Ganden monastery is another of the six great Gelukpa sect monasteries in Tibet. Ganden is located 47km / 29 miles east of the Tibetan capital city of Lhasa. Ganden was founded by Tsongkhapa, who was the Tibetan buddhism reformer who started the Gelukpa sect. Tsongkhapa had his disciples build the monastery and it was finished in 1409. Ganden was the first of many Gelukpa monasteries to be built in Tibet. Tsongkhapa spent most of his last years at the monastery. He died at Ganden in 1419 and his remains are still kept there today.
Contrary to popular belief, the Dalai Lama is not the head of the Gelukpa sect. The abbot (commonly called a "tripa" which means throne holder in Tibetan) of Ganden monastery has always been the leader of the sect. The tripa is not a reincarnation like the Dalai Lama. Instead he is appointed. Each tripa of Ganden monastery serves a 7 year term. The Ganden Tripa traditionally has been one of the highest political and religious leaders in Tibet. The current Ganden Tripa is Khensur Lungri Namgyel who was born in Kham (east Tibet) in 1927. He is the 101st Ganden Tripa.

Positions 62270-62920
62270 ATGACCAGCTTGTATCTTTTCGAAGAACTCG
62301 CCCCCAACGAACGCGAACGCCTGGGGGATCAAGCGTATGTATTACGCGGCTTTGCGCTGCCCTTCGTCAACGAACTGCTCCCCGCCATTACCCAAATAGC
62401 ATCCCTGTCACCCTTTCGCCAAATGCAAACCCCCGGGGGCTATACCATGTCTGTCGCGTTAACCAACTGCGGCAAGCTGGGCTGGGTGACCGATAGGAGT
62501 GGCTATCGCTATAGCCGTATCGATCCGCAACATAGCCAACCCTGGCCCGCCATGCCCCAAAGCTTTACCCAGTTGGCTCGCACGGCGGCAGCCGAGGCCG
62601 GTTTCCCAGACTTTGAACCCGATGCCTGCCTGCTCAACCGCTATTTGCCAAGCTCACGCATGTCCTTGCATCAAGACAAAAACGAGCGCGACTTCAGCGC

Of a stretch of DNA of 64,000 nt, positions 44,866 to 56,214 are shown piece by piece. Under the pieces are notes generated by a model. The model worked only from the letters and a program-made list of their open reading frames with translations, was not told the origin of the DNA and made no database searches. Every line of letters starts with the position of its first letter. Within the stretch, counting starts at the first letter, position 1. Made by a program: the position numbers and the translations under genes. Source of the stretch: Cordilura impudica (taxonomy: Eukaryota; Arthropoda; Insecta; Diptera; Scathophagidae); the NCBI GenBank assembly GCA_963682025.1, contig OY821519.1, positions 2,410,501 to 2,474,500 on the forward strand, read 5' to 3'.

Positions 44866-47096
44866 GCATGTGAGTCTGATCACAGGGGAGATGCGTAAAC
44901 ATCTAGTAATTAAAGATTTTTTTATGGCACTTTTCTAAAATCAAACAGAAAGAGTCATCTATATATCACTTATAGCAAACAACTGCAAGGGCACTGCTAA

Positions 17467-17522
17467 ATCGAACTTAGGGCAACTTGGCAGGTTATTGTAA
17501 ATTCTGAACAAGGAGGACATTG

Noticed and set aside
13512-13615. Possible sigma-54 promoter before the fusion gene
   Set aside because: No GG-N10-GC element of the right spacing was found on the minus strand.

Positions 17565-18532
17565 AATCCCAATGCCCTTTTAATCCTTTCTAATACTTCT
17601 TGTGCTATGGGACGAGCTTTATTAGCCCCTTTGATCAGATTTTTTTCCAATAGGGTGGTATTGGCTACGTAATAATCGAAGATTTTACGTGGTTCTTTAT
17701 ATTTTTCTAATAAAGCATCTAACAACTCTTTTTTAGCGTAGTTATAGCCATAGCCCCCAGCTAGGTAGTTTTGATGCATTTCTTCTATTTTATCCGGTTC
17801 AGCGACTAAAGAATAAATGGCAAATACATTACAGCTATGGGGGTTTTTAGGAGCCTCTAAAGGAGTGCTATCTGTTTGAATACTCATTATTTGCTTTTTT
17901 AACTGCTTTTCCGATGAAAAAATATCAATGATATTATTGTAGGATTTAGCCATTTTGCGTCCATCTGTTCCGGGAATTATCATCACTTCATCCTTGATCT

Before 1950, Ganden had around 5000 monks. Today it has around 500 monks. During the Cultural Revolution the monastery was completely destroyed. It was rebuilt in the early 1980's. Ganden is well known for its kora. The kora (pilgrim trail around the monastery) gives you an awesome view of the Lhasa river valley from 4500m / 14,760 feet. During Tibetan New Year, thousands of pilgrims from across Tibet go to Ganden to walk the kora.
Getting to Ganden is easy. Buses leave from in front of the Barkhor in Lhasa every morning from 6:30am to 7:30am. A roundtrip ticket costs Y20 ($2.50USD). The trip takes about 70 minutes. The entrance ticket for the monastery costs Y45 ($5.75). Buses return to Lhasa at around 1pm. The kora around the monastery takes about an hour.